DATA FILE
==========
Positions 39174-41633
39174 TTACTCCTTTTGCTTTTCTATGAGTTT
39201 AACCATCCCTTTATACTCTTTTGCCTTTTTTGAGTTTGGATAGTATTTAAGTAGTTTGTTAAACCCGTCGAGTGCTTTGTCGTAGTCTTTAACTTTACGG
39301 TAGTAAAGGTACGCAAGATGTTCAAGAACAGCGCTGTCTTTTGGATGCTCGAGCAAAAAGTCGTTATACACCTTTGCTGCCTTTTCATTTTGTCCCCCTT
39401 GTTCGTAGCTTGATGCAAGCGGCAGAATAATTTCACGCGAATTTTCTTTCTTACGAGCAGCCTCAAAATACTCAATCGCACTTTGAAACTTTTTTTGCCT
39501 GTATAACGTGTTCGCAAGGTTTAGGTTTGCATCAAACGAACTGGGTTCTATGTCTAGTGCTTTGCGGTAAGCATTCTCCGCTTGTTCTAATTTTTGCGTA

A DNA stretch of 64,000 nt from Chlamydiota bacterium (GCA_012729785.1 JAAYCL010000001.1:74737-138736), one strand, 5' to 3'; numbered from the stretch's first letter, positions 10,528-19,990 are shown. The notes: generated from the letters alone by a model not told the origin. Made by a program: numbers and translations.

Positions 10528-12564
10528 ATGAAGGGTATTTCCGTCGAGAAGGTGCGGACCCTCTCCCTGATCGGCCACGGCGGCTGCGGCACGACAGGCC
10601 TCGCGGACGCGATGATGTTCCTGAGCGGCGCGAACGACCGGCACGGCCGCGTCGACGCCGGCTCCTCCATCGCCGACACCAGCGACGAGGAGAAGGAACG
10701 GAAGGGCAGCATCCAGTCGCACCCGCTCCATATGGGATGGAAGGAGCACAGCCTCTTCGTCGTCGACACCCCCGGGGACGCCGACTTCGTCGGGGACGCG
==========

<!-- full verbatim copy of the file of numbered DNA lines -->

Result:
Positions 39174-41633
39174 TTACTCCTTTTGCTTTTCTATGAGTTT
39201 AACCATCCCTTTATACTCTTTTGCCTTTTTTGAGTTTGGATAGTATTTAAGTAGTTTGTTAAACCCGTCGAGTGCTTTGTCGTAGTCTTTAACTTTACGG
39301 TAGTAAAGGTACGCAAGATGTTCAAGAACAGCGCTGTCTTTTGGATGCTCGAGCAAAAAGTCGTTATACACCTTTGCTGCCTTTTCATTTTGTCCCCCTT
39401 GTTCGTAGCTTGATGCAAGCGGCAGAATAATTTCACGCGAATTTTCTTTCTTACGAGCAGCCTCAAAATACTCAATCGCACTTTGAAACTTTTTTTGCCT
39501 GTATAACGTGTTCGCAAGGTTTAGGTTTGCATCAAACGAACTGGGTTCTATGTCTAGTGCTTTGCGGTAAGCATTCTCCGCTTGTTCTAATTTTTGCGTA

A DNA stretch of 64,000 nt from Chlamydiota bacterium (GCA_012729785.1 JAAYCL010000001.1:74737-138736), one strand, 5' to 3'; numbered from the stretch's first letter, positions 10,528-19,990 are shown. The notes: generated from the letters alone by a model not told the origin. Made by a program: numbers and translations.

Positions 10528-12564
10528 ATGAAGGGTATTTCCGTCGAGAAGGTGCGGACCCTCTCCCTGATCGGCCACGGCGGCTGCGGCACGACAGGCC
10601 TCGCGGACGCGATGATGTTCCTGAGCGGCGCGAACGACCGGCACGGCCGCGTCGACGCCGGCTCCTCCATCGCCGACACCAGCGACGAGGAGAAGGAACG
10701 GAAGGGCAGCATCCAGTCGCACCCGCTCCATATGGGATGGAAGGAGCACAGCCTCTTCGTCGTCGACACCCCCGGGGACGCCGACTTCGTCGGGGACGCG